Why Draghi was right to cut rates

The eurozone has struck a blow against deflation by easing monetary policy. The decision was unpopular in Germany but the alternatives were worse.


The monetary policy of the European Central Bank has been too tight. This is shown in the fall of core annual inflation to just 0.8 per cent in the year to October 2013. The case for the monetary easing undertaken last week was overwhelming. Indeed, it was long overdue.

Yet, it has been leaked, the decision to cut the refinancing rate from 0.5 per cent to 0.25 per cent split the council. Both German representatives – Jörg Asmussen, a member of the ECB’s board, and Jens Weidmann, head of the Bundesbank – as well as the heads of the central banks of the Netherlands and Austria voted against this move.

Open splits on national lines have emerged previously, but only over controversial programs such as the Securities Markets Program, launched under Jean-Claude Trichet, Mario Draghi’s predecessor as president of the ECB, and the Outright Monetary Transactions program, launched by Draghi in the summer of 2012. Both of these initiatives were intended to relieve market pressure on sovereign bonds. That was bound to be controversial, given German hostility to monetary financing of governments. But such splits over standard monetary policy decisions are new. This matters: they endanger the legitimacy of the ECB – and so of the monetary union.

Some have even accused Draghi of acting in the interests of Italy – and the objections of German representatives to the easing are bound to stimulate such suspicions. Yet the case for a cut in the ECB’s standard policy rate is, in truth, overwhelming: core inflation is now less than half the ECB’s target of “below, but close to, 2 per cent”.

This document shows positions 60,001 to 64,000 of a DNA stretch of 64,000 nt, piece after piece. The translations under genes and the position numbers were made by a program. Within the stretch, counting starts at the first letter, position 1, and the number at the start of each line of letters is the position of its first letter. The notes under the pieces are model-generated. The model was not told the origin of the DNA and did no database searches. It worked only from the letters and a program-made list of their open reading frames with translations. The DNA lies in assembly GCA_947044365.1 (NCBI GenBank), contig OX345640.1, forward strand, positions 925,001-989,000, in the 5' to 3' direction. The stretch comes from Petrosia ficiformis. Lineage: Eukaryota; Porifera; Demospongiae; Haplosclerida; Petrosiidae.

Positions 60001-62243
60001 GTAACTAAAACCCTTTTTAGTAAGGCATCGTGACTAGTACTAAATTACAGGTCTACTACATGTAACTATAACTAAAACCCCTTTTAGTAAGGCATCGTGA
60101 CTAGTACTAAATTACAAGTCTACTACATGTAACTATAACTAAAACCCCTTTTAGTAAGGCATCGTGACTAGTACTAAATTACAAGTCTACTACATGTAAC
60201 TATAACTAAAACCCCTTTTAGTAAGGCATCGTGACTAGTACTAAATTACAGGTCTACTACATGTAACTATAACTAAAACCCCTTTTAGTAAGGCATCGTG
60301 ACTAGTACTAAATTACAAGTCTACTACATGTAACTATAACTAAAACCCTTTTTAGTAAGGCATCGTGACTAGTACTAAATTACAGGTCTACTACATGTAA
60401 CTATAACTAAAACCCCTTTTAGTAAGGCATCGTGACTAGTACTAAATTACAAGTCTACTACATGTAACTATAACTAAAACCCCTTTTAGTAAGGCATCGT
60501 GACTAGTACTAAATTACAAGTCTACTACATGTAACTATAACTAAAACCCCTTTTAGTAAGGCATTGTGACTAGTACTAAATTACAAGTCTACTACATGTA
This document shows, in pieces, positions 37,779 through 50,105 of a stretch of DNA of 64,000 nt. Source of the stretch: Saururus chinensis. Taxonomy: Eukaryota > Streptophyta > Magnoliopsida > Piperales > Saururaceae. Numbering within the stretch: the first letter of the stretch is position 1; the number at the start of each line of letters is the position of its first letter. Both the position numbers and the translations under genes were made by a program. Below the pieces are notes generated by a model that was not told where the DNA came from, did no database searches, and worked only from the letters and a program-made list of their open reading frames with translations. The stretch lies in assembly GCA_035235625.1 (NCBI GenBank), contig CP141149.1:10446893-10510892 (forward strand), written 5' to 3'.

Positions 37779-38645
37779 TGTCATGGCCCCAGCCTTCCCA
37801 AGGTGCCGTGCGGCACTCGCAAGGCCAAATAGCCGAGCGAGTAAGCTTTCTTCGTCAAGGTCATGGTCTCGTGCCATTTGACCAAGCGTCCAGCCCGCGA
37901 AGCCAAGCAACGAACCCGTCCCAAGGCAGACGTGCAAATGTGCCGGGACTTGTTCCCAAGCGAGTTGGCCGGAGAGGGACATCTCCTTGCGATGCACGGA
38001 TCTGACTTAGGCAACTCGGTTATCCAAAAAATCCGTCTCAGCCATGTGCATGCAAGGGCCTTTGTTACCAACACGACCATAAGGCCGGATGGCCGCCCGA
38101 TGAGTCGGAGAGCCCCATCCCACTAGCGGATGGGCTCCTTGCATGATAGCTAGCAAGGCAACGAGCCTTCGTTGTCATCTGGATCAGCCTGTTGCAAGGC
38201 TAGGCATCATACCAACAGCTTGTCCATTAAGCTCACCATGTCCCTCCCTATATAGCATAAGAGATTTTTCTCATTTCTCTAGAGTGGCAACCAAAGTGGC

As Draghi argued, there are compelling reasons for not putting up with inflation below that level. First, an inflation rate recorded at 2 per cent might, in truth, be close to zero: inflation is almost certainly exaggerated at the moment in conventional measurements.

Second, needed changes in competitiveness inside the eurozone would be difficult even if average inflation were 2 per cent. They would be far harder at close to zero, given the resistance of workers to nominal wage cuts.

Third, monetary policy tends to be more ineffective the closer inflation comes to zero, partly because depressed economies may well need negative real interest rates – which are much easier to implement when inflation rates are positive.

To these I would add a fourth: the eurozone risks falling into deflation, given excess capacity and high unemployment. The ECB says that inflation expectations are anchored. That might prove hubristic.

It is easy to identify other reasons why policy has been far too tight. Between the first quarter of 2008 and the second quarter of 2013, nominal eurozone demand expanded by just 1 per cent. Nominal gross domestic product grew by a mere 3.4 per cent. Moreover, so-called M3 money – a measure of the “broad” money supply – has been virtually stagnant since late 2008.